Pension value up $1.1 million

James Bell, chief financial officer

Pay = $1.7 million

Stock grants = $5.9 million*

Total comp = 7.6 million

Stock options worth $1.1 million**

Performance award up to $2.5 million ***

Pension value up $1.1 million

Jim Albaugh, chief executive, Integrated Defense Systems

Pay = $1.8 million

Stock grants = $13.6 million*

Total comp = $15.4 million

Stock options worth $1.1 million**

Performance award up to $3.2 million***

Pension value up $663,000

Laurette Koellner, president, Boeing International

Pay = $1.6 million

Stock grants = $9.4 million*

Total comp = $11 million

Stock options worth $330,000**

Performance award up to $1.3 million***

Pension value up $343,000

Alan Mulally, former chief executive, Boeing Commercial Airplanes

Pay = $1.6 million

Stock grants = $21.1 million*

Total comp = $22.7 million.

Stock options worth $1.1 million**

Performance award up to $3.2 million***

Pension value up $624,000

Source: SEC proxy filing and Boeing

* Value at the time of the grant. Because of the share-price climb since then, that's as much as 25 percent lower than the current value.

** Based on Friday's share price of $90.98 vs. an exercise price of $74.45.

*** Payable in 2009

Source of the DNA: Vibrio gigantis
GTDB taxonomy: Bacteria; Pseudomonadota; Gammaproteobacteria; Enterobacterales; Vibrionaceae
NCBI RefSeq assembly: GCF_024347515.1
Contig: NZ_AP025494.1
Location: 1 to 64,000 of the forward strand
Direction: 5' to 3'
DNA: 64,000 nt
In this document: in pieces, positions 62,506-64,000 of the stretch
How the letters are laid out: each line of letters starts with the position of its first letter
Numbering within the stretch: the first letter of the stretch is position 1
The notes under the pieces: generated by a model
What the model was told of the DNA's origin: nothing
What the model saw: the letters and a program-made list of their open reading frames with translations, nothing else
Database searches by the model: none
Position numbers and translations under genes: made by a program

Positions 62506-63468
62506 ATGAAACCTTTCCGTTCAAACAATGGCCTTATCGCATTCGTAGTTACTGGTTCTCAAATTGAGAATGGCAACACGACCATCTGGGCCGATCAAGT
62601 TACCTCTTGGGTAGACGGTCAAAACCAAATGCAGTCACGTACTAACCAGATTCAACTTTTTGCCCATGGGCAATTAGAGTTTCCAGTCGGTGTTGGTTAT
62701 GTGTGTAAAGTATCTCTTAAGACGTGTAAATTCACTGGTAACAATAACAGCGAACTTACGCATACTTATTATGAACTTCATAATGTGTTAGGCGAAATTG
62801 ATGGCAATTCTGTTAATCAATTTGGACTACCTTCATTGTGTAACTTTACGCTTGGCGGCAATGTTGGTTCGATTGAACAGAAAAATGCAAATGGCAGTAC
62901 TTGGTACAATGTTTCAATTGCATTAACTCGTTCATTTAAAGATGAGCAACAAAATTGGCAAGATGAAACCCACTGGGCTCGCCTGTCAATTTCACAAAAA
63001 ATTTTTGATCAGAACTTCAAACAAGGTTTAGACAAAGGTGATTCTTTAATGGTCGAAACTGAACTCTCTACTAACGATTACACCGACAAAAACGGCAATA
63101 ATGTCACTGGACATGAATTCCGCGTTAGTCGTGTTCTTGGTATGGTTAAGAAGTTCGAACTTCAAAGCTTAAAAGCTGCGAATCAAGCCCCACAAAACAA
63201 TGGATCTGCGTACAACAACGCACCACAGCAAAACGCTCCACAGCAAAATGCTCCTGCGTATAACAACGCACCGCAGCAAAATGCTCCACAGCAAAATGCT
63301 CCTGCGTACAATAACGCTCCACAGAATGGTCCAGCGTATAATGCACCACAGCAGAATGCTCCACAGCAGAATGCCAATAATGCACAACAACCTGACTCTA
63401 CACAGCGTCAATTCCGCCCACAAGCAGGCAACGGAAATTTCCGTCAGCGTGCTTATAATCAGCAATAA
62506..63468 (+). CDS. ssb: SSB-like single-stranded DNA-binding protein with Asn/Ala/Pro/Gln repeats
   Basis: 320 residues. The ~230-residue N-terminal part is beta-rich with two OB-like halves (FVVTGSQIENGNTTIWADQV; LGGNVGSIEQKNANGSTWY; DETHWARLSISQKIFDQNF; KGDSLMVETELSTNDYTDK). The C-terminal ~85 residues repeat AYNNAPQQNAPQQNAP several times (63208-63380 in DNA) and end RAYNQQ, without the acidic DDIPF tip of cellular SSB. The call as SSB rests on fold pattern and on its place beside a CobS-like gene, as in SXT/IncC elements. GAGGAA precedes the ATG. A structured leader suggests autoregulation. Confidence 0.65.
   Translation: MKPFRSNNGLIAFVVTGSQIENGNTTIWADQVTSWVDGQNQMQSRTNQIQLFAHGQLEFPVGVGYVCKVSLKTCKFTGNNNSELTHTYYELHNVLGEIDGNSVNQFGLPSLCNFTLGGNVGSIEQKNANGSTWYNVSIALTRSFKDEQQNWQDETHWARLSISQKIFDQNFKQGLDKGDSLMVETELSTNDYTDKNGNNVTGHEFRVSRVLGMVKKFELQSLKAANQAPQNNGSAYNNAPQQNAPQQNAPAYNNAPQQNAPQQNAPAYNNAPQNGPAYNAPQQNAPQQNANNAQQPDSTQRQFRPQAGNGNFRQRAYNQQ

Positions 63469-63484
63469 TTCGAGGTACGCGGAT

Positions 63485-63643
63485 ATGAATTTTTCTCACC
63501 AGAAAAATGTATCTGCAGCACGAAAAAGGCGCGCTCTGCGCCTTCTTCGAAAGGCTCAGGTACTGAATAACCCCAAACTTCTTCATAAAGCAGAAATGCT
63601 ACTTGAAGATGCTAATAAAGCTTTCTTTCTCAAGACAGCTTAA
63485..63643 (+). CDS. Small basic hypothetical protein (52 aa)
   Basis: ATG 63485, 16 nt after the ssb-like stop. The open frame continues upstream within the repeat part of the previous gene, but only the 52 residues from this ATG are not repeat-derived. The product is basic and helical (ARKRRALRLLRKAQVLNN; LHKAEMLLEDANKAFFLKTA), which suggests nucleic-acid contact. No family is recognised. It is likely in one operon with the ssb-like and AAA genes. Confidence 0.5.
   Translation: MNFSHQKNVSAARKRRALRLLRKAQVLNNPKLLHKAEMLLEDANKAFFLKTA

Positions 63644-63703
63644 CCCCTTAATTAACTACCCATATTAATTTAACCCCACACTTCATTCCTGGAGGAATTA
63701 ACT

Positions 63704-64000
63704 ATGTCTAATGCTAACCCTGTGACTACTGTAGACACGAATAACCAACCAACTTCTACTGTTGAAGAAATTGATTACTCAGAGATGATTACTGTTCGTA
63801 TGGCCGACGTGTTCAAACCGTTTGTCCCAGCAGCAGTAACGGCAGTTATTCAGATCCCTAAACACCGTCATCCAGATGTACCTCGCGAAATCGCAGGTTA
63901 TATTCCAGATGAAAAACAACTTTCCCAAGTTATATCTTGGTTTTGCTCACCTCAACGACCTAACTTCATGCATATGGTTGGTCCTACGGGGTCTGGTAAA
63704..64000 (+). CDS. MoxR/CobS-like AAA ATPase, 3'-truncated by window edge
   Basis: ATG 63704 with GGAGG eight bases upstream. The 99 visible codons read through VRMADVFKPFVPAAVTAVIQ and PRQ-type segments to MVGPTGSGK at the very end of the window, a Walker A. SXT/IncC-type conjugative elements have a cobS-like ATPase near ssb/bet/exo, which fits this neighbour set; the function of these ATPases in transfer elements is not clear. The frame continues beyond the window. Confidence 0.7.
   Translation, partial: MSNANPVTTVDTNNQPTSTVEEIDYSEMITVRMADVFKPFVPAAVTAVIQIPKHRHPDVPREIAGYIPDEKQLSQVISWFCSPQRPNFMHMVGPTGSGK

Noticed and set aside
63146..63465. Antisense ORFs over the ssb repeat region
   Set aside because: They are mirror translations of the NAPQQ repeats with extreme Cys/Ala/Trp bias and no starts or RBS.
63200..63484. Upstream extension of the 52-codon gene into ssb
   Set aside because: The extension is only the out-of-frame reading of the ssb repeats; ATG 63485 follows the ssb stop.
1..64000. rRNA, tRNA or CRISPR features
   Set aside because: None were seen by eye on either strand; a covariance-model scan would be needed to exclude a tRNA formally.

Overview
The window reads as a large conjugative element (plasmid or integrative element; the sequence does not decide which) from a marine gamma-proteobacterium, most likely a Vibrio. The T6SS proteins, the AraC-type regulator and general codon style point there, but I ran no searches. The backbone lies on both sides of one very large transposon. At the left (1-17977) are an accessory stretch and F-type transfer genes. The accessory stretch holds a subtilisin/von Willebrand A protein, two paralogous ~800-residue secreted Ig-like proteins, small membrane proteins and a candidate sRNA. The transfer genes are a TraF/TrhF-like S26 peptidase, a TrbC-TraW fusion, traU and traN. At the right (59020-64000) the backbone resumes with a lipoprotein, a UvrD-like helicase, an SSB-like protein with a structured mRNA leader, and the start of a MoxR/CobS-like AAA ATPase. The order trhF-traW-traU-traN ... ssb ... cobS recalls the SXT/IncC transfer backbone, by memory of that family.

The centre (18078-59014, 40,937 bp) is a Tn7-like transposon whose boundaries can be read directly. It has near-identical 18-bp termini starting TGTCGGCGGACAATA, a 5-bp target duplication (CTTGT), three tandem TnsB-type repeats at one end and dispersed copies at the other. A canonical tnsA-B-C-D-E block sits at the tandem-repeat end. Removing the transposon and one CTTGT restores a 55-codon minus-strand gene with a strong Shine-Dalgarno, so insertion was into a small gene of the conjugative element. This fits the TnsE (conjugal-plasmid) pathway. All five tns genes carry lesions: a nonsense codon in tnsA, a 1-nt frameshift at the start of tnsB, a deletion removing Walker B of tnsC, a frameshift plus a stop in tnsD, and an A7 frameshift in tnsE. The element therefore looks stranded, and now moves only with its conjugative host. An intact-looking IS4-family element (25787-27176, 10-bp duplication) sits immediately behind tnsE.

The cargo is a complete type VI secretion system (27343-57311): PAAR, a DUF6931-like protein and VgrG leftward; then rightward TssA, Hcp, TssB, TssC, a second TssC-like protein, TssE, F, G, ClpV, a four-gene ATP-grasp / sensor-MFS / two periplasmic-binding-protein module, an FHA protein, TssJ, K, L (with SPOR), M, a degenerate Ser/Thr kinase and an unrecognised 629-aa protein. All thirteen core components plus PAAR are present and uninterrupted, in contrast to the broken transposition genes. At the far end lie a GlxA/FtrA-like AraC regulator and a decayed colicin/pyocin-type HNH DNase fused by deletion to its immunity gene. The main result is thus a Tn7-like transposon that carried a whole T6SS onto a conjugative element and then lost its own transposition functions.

Mulally is still owed another $23 million of deferred Boeing compensation, tied up in retirement accounts such as 401(k) plans.

After taking over as chief executive in mid-2005, McNerney scrapped the previous long-term incentive plans based on the stock price, which paid nothing in years like 2002 and 2003 when Boeing made money but the stock was depressed, in favor of a new plan where a large portion of the payout is determined by internal financial targets linked to profits.

The formula for calculating the bonus depends on the overall company performance and each executive's score against preset performance targets.

Albaugh's bonus dropped from $1.6 million in 2005 to $730,000 last year. All the other top executives saw their base salary and bonus stay flat from the previous year.

"They all get the same company score. If there's a decline or an increase compared to other executives, it comes down to their individual score," said a company official who asked not to be identified. "Albaugh's bonus was the only one where the individual score drove a noticeable change year over year."

Last year, poor performance on the 737 Airborne Early Warning and Control program in Albaugh's Integrated Defense Systems division resulted in a $274 million charge and sliced profit margins by 2.4 percent.